I’m listening to an audio lecture on the Iliad, and I’m intrigued by the Homeric use of epithets, such as “man-killing Hector” and “bright-eyed Athena.” Many characters have several epithets — Aphrodite is sometimes “laughter-loving,” other times “daughter of Zeus,” also “goddess of love.” Sometimes an epithet is used in a way that seems illogical, such as a reference to “swift-footed Achilles” while he’s sitting.
One respected theory about these epithets is that they’re not intended so much as figurative descriptions, but rather serve principally as metrical aids. At a given point in the narrative, a certain epithet may seem more fitting — lion-hearted Achilles raised shield and sword — but if the particular verse has room for three syllables instead of four (Homeric poetry doesn’t quite work that way, but the general principle stil applies), then swift-footed Achilles stands, shield and sword raised. According to this theory, the oral poets who first recited Homeric verse, and above all else had to get the meter right, found the metrical aids that these epithets provided invaluable.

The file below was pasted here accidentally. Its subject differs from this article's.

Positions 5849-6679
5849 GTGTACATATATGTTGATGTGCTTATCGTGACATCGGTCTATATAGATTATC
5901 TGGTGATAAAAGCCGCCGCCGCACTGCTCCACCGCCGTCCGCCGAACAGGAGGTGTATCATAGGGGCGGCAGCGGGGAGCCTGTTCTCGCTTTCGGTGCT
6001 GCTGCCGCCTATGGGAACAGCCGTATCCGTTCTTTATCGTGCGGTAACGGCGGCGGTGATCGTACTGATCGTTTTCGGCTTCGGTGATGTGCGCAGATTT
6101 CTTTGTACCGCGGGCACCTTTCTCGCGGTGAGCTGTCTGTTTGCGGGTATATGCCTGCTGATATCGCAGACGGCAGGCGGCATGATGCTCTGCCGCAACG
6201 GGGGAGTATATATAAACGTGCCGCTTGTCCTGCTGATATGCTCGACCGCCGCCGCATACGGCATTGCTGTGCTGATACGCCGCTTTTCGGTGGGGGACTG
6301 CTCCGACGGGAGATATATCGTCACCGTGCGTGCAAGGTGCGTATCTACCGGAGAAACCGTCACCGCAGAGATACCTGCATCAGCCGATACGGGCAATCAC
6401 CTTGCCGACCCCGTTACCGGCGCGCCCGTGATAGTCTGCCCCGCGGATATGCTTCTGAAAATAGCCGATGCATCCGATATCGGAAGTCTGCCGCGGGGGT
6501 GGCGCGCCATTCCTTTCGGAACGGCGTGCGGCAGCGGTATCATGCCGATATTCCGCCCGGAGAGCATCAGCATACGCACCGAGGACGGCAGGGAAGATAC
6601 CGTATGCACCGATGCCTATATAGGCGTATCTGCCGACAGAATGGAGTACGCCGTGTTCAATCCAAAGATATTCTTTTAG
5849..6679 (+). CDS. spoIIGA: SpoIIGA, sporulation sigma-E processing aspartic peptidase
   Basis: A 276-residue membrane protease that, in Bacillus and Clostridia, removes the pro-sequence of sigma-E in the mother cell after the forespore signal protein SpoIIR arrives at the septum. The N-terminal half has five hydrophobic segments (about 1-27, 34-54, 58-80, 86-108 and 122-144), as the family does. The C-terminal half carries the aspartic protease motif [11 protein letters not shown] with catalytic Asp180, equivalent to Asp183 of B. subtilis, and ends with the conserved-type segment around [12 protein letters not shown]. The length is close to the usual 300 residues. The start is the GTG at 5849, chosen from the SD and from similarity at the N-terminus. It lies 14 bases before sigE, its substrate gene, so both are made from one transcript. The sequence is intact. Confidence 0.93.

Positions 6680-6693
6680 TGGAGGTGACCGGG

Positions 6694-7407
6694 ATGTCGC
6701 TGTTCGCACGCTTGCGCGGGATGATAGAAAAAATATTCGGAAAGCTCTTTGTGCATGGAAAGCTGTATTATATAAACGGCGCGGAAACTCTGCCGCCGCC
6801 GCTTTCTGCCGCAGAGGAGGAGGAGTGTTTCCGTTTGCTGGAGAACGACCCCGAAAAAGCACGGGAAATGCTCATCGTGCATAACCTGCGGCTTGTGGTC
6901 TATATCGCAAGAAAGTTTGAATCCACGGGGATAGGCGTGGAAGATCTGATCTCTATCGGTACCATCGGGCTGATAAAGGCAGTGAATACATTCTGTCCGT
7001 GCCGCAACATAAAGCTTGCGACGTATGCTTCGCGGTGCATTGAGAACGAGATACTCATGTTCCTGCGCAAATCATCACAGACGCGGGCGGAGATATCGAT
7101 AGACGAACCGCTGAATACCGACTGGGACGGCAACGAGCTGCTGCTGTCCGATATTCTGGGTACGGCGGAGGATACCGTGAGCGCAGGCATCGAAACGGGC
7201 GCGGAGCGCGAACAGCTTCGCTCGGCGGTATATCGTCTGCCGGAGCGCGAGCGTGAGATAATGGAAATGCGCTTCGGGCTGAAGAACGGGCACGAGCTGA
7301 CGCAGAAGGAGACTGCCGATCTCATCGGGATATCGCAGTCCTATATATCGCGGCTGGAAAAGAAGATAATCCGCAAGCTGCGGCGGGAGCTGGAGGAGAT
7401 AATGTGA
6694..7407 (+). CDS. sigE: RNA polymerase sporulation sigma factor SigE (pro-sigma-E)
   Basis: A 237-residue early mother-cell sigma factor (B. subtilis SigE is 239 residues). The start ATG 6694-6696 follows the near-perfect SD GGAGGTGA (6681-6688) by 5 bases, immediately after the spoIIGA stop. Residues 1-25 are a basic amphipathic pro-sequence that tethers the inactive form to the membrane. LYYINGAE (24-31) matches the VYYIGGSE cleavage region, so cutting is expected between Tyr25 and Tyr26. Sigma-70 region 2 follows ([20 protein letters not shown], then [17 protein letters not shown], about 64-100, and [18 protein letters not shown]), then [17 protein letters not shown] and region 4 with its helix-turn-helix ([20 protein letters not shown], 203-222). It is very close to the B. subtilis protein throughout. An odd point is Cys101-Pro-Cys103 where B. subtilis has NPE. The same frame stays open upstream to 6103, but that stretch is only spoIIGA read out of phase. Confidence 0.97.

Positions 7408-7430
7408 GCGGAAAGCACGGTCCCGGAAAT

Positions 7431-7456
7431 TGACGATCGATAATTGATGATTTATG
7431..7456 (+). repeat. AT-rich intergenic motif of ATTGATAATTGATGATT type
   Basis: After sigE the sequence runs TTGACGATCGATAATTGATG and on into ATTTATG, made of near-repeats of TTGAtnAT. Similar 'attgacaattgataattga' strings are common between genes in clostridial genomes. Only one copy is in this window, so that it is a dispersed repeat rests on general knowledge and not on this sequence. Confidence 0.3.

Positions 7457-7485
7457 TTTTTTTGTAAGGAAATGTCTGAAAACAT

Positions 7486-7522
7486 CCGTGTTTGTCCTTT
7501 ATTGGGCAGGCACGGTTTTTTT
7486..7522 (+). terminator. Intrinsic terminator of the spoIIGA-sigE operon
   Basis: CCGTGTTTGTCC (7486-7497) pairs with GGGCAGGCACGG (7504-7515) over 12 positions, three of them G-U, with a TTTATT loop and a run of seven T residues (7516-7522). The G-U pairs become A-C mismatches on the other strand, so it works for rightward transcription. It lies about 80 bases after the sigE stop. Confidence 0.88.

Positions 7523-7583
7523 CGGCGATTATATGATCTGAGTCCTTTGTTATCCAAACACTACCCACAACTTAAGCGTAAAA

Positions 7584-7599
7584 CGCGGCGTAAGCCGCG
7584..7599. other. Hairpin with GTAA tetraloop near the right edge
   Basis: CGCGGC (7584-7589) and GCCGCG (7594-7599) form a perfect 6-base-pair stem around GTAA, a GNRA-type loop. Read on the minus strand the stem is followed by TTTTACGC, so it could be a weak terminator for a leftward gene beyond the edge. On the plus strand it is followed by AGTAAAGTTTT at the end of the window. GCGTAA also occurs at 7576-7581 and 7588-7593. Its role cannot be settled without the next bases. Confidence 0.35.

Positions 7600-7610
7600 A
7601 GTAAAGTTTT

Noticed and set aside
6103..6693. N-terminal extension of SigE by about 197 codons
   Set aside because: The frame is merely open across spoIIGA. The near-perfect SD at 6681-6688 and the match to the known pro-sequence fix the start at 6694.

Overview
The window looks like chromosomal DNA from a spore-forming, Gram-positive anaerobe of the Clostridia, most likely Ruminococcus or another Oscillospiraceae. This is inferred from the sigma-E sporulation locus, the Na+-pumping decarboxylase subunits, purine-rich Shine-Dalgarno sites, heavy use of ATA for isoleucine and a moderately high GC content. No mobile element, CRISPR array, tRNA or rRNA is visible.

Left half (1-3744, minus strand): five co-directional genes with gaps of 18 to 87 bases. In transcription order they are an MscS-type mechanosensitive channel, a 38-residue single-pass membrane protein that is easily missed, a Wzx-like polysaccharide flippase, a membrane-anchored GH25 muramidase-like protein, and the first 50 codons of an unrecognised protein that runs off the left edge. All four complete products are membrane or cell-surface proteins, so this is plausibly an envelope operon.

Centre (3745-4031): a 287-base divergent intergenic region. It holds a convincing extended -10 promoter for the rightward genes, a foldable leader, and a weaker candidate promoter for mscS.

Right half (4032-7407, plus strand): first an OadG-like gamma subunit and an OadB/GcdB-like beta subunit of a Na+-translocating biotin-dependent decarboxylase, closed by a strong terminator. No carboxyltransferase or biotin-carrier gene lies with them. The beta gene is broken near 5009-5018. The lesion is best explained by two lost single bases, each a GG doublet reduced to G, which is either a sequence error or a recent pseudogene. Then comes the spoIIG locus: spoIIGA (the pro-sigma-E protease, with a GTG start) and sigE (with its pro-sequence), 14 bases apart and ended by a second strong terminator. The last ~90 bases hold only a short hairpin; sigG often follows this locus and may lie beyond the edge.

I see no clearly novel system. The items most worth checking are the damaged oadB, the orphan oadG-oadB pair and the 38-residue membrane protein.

Words associated with a character but not serving as adjectives, rather functioning to integrate the character into the structure of verse. Interesting stuff.